Split Vision

Today’s Freefall was a shock, and through one simple thing – the coloring of the comic.

Freefall is a science fiction comic, and a good one. It sticks to genuinely plausible science, and explores a futuristic world that feels both feasible and natural. The main characters – Florence, a genetically engineered humanoid wolf; Helix, a fun-loving and innocent robot; and Sam Starfall, an alien swindler – are among the most original characters around. Freefall, for all its fun, is a strip that is good at helping the reader learn – learn about science, learn about society, learn about personal interactions.

But I’m not here today to talk about the story of the strip – though it is a good one – or discuss how capable Mark Stanley is at balancing casual humor and plot. Instead, I wanted to talk about the strip’s art.

Freefall is drawn in black and white. It is a good look for it, and the characters have a simple, cartoony look that fits in perfectly with the light and upbeat tone of the comic. His strips in the archives, however, are fan colored. The current fan handling that task, one George Peterson, does a good job with this, and his colors mesh perfectly with that same cartoony feel.

Today has a different guest colorist, known only as Patch. I’m not sure who this individual is – but their take on the comic transformed the strip into something else entirely:

Suddenly, we have a completely different world in front of us. Instead of a light sci-fi strip, I could see this as center stage for an intense space drama. The context of the strip, the plot thus far – all of it moves through a subtle shift in my perception, and everything suddenly seems much more solid, much more real, much more alive.

Which isn’t to say that one vision of the strip is better than the other – they are different, and that is the key. It reminds me of Arbuckle, a retelling of Garfield classics through another view entirely. That goes a step farther – removing Garfield’s text, and redrawing the strip in a different fashion.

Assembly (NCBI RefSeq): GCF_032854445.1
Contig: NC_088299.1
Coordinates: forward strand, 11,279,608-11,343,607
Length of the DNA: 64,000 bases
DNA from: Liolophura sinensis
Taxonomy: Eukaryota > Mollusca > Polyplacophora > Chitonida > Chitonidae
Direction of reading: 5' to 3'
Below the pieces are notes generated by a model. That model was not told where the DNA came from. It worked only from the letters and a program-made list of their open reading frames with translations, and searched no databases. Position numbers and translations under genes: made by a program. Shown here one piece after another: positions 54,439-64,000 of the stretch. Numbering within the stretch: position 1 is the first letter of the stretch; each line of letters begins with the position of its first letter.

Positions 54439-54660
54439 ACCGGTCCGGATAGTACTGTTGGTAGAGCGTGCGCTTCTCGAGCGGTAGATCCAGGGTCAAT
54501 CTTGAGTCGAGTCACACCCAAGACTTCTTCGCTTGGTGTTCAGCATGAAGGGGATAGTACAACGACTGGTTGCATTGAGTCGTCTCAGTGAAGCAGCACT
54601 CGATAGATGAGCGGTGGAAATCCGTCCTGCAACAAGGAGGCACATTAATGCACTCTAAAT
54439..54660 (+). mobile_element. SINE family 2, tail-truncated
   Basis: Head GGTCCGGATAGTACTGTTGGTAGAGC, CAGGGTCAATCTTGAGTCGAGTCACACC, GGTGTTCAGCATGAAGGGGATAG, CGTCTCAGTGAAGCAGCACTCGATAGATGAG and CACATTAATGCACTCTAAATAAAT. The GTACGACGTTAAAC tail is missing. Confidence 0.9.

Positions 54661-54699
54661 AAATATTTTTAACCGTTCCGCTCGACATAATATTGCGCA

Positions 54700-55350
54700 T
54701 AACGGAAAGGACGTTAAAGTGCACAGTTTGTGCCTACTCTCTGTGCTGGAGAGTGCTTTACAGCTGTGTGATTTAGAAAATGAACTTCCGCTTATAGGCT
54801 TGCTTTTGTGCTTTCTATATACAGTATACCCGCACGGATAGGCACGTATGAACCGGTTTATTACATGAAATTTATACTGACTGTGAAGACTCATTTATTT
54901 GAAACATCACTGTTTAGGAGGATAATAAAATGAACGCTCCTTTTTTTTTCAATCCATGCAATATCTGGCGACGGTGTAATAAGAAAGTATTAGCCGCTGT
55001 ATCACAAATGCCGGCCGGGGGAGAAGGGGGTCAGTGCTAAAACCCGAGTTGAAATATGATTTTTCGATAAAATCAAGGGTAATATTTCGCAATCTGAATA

In this case, it is the coloring alone that is a change, but man – what a change!I wasn’t expecting it when I clicked the link on my favorites – and being hit by such a scene when the page loaded was almost a physical shock.

I’ve been thinking a great deal about perception lately, and the way different people might observe the same object in different ways – and maybe that is why I was so struck by today’s Freefall. It didn’t leave me feeling that this strip will be lessened without this new style in future strips, nor believing that this style ruins the strip for me through a single appearance. It really has nothing to do with Freefall at all – instead, this was more of a lesson on the nature of the media in general. What it did was make me realize that there are many different factors in every comic that help guide my understanding of it – and that changing even a single element can transform the whole into something else entirely.

As usual, Freefall is busy teaching me lessons – and this time it did so before I even got to the content of the strip itself.

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